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Lions Roar : September 2006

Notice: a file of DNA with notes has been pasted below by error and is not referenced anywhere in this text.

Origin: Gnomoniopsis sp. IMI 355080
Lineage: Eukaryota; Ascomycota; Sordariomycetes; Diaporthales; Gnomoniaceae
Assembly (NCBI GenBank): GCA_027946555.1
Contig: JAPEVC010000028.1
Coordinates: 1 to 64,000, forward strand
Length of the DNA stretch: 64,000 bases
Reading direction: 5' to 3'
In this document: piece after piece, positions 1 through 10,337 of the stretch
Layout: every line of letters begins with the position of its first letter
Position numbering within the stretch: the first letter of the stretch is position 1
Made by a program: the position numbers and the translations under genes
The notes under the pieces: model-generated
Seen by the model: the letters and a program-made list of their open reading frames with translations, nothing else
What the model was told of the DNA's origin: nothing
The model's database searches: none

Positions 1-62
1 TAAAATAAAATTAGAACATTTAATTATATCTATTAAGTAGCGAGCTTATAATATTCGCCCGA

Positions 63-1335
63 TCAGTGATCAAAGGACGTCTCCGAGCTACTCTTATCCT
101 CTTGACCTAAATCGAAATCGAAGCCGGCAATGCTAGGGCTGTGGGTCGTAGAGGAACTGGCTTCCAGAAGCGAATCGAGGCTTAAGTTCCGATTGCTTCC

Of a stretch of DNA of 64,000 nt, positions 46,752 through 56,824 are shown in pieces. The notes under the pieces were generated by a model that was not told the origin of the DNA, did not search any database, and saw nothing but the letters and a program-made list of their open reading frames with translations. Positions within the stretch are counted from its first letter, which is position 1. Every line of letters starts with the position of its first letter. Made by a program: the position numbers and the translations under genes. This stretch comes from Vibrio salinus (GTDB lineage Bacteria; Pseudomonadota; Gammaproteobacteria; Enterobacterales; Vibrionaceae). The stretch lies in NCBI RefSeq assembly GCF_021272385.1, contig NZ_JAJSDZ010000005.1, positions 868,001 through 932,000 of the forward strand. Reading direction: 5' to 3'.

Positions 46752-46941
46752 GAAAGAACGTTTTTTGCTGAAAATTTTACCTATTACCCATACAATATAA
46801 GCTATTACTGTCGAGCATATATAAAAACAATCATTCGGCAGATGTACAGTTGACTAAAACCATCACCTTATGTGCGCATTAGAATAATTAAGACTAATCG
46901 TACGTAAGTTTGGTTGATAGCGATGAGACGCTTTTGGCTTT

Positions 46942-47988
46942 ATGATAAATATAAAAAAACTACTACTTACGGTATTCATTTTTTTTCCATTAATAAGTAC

SHAMBHALA SUN SEPTEMBER 2006 28 and feel that there is a real “me” here, and that I am the most important “me” in the world—my happiness matters most, and my suffering must be stopped first. We create an image of a person and then ob- sess about living in accord with this fab- rication: we pretend to be who we think we are. Yet even at a superficial level, many of our thoughts about ourselves are incor- rect: we are not inherently ugly, beautiful, talented, inadequate, lazy, stupid, inept, or any of the other charming or disparaging qualities we attribute to ourselves. Not only do we believe that there is a real, enduring “me” who is in control (or should be in control) of our body, mind, and life, we also believe that other people and objects similarly have some findable essence. We trust that things exist in the way they appear to. Thus we believe that someone who appears to be an enemy is inherently despicable and dangerous. We fight to protect our possessions as “mine.” Due to the ignorance that imputes a solid and unchanging essence onto selfless and changing phenomena, a host of afflictive emotions arises, and we fall under the sway of craving, fear, hostility, anxiety, re- sentment, arrogance, and laziness. By being mindful of the opposites of the four distortions—impermanence, unsatisfactoriness, unattractiveness, and selflessness—we clearly see the problems the four distortions cause, and a powerful wish to be free from them emerges. This is renunciation. This kind of mindfulness gives us courage and ability to oppose our habit- ual, self-centered ways. Looking around, we see that all other beings are just like us in wanting happiness and wishing to be free of suffering, and thus arises the altruistic intention to work for their benefit. Being mindful of the benefits of cherishing others opens our hearts to genuine love and compassion. Our deep interconnection with others gives rise to the intention to eliminate all obscu- rations from our minds and to develop our capabilities limitlessly—that is, to become a buddha—so that we can best benefit them. And that is how mindful- ness leads to liberation. ♦